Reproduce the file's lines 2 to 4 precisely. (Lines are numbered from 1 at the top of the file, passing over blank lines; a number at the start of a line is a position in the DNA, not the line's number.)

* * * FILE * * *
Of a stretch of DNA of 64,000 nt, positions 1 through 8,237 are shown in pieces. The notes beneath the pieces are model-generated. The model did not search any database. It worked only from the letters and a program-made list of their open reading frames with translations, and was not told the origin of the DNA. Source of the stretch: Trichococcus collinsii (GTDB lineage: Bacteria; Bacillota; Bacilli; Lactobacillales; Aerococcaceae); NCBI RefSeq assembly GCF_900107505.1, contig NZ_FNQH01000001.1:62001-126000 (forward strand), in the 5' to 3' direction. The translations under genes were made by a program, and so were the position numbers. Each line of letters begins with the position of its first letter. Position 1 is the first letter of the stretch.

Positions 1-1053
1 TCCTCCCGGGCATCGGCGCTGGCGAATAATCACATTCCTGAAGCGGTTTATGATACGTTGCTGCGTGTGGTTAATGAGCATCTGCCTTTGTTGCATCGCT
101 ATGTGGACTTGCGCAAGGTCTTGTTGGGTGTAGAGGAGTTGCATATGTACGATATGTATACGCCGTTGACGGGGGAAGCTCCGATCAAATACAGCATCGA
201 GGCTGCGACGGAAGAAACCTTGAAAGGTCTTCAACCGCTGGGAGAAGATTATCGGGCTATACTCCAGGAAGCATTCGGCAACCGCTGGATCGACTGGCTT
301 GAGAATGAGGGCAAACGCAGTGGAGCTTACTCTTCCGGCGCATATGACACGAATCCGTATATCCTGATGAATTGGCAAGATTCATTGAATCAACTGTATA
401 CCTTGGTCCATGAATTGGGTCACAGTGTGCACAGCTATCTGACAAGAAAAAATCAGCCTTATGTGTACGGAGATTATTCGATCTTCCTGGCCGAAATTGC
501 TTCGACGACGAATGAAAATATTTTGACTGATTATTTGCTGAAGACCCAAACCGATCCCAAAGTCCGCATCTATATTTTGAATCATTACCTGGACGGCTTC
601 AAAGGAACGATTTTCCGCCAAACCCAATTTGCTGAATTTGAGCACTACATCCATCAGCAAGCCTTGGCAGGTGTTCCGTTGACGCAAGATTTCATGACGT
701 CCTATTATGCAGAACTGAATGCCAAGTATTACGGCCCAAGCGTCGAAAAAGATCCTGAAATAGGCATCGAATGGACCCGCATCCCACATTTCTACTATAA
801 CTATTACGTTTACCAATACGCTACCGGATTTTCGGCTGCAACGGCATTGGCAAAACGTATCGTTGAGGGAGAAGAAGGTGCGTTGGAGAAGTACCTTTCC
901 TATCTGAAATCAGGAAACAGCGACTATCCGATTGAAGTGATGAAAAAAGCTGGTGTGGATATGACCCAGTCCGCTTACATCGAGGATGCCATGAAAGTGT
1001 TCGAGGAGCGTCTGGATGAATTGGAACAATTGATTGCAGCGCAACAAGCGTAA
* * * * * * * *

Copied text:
Positions 1-1053
1 TCCTCCCGGGCATCGGCGCTGGCGAATAATCACATTCCTGAAGCGGTTTATGATACGTTGCTGCGTGTGGTTAATGAGCATCTGCCTTTGTTGCATCGCT
101 ATGTGGACTTGCGCAAGGTCTTGTTGGGTGTAGAGGAGTTGCATATGTACGATATGTATACGCCGTTGACGGGGGAAGCTCCGATCAAATACAGCATCGA